About fifteen or twenty years ago, the local paper ran a story about a woman who had recently passed away. They told about how the woman's husband had abandoned her and their young children. The woman went on AFDC while she earned her GED and got a job doing janitorial work with the Milwaukee Public Schools. The article said that not only was the woman able to get off of AFDC, and raise all of her children to be upstanding members of the community, she also managed to save enough to buy her own home. Granted, it wasn't in the best of neighborhoods, but it was a home they could call theirs.
The reason for the article, however, wasn't to celebrate the woman's accomplishments. The reason for the article was that, after the woman had passed away, the state had swooped in and claimed the house as reimbursement for the AFDC support the woman had received decades before.
Likewise, when my grandfather died eight years ago, the state took years to research through microfiche to see if he had received any public support in the 1930's, during the Great Depression.
Although the government would go after estates for recoupment, there had been safeguards to protect a spouse from being dinged for benefits a person might have received. Likewise, there were safeguards, such as trust accounts, that allowed people to save for things like funerals.
Sadly, but not surprisingly, Scott Walker and his Teapublican allies in the legislature have set their eyes on this money as well:
Provisions buried in the new Wisconsin budget dramatically expanded the state’s ability to claim dead couples’ joint property, such as Green Bay Packers tickets or the family farm, to recoup Medicaid expenses — even if the assets are protected in trusts.The real kicker comes when Walker's staffers try to defend this legalized grave robbing:
The language is designed to help the state recover Medicaid money spent on a number of long-term care programs, most notably Family Care, which helps keep disabled and elderly people out of costly nursing homes.
Federal rules also prohibit people from divesting or giving away property to make themselves poor enough to qualify for a long-term Medicaid program. However, the regulations allow applicants to transfer some assets, such as interest in a business, at less than market value without penalty.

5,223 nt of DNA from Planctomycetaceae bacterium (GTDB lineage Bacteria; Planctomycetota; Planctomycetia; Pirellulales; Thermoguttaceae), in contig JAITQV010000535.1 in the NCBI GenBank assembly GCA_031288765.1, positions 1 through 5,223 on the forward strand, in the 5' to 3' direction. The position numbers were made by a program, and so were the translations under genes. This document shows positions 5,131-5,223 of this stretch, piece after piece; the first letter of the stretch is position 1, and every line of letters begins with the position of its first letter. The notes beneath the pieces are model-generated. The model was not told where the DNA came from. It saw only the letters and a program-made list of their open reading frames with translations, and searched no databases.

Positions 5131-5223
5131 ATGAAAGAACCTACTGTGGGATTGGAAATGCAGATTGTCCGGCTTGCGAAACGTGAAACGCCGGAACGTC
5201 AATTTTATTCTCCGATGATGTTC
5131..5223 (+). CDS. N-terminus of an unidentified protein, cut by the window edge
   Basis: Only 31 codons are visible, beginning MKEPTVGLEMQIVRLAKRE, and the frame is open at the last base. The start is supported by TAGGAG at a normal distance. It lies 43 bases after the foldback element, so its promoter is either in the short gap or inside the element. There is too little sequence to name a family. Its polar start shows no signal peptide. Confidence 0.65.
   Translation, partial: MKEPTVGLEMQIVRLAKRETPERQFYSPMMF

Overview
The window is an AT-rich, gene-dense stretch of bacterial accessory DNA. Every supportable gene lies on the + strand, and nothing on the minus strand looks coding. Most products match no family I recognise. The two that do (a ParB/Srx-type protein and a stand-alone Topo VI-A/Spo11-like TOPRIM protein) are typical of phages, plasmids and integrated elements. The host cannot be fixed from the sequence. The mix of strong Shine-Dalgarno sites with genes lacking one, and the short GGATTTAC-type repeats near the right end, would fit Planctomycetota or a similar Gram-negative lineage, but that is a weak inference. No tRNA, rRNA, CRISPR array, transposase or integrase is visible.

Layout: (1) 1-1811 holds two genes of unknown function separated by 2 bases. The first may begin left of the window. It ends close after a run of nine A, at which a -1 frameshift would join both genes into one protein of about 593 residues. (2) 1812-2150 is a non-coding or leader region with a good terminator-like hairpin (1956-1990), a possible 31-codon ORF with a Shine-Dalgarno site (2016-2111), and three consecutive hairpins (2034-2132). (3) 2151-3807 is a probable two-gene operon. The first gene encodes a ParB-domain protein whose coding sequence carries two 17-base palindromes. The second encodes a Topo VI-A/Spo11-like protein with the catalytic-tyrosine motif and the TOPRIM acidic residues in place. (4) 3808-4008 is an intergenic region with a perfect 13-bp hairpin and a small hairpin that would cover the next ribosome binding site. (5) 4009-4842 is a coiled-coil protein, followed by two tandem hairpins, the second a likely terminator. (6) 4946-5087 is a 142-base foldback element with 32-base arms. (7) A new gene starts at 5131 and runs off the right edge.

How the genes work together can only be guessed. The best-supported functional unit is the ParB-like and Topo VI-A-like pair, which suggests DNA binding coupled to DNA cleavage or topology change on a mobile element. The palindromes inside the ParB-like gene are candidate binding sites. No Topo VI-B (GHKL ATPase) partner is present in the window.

The Wisconsin budget eliminates that exemption, which means a Wisconsin resident seeking Medicaid coverage for long-term care would have to sell his or her assets, such as a share of a family business or farmland, for full market value even if it was going to a child.
The language was part of Republican Gov. Scott Walker’s budget and was approved by the GOP-controlled Legislature in June.
Officials with the state Department of Health Services, which Walker’s administration controls, defended the changes in an email. Agency spokeswoman Claire Smith wrote a surviving spouse can continue to use the marital property while he or she is alive and recovery efforts won’t begin until that spouse dies and no longer needs the assets.You know, I'm a lot less concerned about my neighbor leaving their house for their kids than all the hundreds of millions of dollars being given out by Walker and his WEDC to companies that aren't being held accountable for the money.
More people are who wealthy and financially savvy are placing assets in trusts to avoid probate and escape state recovery efforts, leaving it to taxpayers to foot their health care bills, she said.
“It is not fair to have friends and neighbors pay taxes to finance all of a person’s long-term care needs so that an inheritance can be left to others,” Smith wrote.
I'd be all for a law that would recoup our hard-earned tax money from companies like ABC Supply and their officers, like Dianne Hendricks, as opposed to going after the elderly, the disabled and the poor.